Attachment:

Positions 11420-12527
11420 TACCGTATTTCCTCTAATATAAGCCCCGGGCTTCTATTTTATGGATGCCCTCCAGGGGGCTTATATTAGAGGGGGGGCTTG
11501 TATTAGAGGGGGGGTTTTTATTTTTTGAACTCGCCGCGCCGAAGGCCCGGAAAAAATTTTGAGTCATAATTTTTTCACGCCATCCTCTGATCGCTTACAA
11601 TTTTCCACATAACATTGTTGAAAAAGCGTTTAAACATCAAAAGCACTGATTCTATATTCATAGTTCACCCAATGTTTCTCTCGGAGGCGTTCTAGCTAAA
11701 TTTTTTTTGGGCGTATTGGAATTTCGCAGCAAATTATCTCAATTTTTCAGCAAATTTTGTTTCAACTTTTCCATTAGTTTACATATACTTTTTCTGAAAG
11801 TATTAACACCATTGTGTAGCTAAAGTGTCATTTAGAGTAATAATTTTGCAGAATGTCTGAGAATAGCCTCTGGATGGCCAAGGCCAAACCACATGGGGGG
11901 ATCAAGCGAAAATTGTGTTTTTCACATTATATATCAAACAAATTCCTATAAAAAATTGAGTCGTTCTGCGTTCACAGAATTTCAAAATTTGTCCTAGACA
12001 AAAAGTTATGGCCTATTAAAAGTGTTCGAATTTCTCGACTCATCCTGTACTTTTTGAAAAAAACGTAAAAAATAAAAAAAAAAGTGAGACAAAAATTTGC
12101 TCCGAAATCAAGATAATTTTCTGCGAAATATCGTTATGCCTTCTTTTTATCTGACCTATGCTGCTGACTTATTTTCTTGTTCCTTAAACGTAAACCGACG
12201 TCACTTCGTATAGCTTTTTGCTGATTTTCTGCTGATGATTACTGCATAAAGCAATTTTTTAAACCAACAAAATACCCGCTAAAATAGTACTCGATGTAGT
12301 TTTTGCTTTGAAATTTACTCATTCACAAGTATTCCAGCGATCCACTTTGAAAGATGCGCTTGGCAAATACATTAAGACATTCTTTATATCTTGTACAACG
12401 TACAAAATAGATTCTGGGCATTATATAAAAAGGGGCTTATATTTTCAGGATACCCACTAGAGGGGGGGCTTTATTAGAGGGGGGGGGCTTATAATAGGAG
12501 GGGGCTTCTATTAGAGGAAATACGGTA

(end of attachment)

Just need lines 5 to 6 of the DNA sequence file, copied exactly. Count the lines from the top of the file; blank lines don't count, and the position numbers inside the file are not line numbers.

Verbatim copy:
11701 TTTTTTTTGGGCGTATTGGAATTTCGCAGCAAATTATCTCAATTTTTCAGCAAATTTTGTTTCAACTTTTCCATTAGTTTACATATACTTTTTCTGAAAG
11801 TATTAACACCATTGTGTAGCTAAAGTGTCATTTAGAGTAATAATTTTGCAGAATGTCTGAGAATAGCCTCTGGATGGCCAAGGCCAAACCACATGGGGGG